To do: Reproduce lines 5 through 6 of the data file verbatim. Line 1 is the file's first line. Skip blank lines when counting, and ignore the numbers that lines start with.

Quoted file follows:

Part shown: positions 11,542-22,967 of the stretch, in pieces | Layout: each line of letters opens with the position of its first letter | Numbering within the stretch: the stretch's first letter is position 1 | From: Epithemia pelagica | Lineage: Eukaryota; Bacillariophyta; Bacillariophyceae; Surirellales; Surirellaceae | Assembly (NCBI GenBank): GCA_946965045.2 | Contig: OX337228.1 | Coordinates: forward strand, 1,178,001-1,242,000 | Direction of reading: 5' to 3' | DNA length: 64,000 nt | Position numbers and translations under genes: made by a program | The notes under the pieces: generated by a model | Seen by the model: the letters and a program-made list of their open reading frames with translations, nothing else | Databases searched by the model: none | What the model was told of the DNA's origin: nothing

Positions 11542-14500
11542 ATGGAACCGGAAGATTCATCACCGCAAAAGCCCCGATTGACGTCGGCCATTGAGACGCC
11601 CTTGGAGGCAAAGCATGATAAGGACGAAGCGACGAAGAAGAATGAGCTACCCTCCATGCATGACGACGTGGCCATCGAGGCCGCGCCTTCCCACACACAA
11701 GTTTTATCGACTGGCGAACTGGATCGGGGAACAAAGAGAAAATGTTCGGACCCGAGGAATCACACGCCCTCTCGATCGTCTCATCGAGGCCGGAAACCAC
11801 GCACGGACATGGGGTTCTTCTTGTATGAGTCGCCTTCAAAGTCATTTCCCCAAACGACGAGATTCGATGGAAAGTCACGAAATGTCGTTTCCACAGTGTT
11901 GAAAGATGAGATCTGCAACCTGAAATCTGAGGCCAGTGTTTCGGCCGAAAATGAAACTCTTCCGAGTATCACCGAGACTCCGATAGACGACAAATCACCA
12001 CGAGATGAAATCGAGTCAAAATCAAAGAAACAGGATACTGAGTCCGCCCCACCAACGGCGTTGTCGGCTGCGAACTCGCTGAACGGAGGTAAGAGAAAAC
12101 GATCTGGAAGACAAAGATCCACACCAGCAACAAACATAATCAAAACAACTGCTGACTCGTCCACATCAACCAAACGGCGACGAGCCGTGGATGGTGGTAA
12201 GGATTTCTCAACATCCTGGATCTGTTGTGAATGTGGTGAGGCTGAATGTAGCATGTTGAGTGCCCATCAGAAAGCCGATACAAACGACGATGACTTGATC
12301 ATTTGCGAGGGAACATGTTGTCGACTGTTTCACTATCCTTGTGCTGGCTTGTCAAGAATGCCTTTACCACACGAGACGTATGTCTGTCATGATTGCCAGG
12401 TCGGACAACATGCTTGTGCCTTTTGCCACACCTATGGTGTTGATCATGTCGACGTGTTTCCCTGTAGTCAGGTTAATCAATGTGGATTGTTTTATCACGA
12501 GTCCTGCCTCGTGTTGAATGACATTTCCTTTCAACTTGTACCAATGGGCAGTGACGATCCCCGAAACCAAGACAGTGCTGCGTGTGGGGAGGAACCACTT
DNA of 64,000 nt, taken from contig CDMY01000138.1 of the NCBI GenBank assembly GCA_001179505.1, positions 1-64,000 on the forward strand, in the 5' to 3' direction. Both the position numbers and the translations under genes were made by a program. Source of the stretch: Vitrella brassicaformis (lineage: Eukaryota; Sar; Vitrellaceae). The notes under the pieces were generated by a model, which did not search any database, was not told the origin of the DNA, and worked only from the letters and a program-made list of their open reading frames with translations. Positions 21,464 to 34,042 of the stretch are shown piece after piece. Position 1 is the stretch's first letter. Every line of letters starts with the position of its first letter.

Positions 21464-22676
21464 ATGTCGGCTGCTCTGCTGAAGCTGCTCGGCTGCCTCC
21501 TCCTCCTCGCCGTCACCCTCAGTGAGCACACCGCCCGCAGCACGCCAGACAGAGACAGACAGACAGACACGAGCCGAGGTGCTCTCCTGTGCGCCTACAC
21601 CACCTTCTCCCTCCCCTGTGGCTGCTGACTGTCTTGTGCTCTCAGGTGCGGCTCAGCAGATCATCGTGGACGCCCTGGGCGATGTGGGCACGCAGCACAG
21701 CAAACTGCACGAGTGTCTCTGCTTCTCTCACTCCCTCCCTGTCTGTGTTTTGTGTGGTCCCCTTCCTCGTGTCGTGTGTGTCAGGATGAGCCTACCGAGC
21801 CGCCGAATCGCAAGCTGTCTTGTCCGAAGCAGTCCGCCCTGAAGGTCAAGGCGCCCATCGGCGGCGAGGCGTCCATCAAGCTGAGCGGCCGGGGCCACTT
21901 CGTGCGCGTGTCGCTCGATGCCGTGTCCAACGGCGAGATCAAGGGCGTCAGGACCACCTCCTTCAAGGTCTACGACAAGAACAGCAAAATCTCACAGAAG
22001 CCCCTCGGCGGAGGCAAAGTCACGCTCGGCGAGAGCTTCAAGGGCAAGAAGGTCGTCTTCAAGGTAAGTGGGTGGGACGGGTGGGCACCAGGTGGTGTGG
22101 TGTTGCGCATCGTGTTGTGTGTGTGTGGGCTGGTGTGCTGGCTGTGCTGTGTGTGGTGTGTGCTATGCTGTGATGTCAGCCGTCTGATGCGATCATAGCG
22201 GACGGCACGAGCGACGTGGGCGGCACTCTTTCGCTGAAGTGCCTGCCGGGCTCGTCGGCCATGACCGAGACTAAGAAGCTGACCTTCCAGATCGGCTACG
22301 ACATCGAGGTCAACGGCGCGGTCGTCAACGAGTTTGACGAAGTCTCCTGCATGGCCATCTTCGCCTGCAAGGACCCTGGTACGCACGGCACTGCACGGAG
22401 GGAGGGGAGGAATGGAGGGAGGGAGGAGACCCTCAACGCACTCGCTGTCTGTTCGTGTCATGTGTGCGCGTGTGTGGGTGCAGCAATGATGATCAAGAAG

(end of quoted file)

11701 GTTTTATCGACTGGCGAACTGGATCGGGGAACAAAGAGAAAATGTTCGGACCCGAGGAATCACACGCCCTCTCGATCGTCTCATCGAGGCCGGAAACCAC
11801 GCACGGACATGGGGTTCTTCTTGTATGAGTCGCCTTCAAAGTCATTTCCCCAAACGACGAGATTCGATGGAAAGTCACGAAATGTCGTTTCCACAGTGTT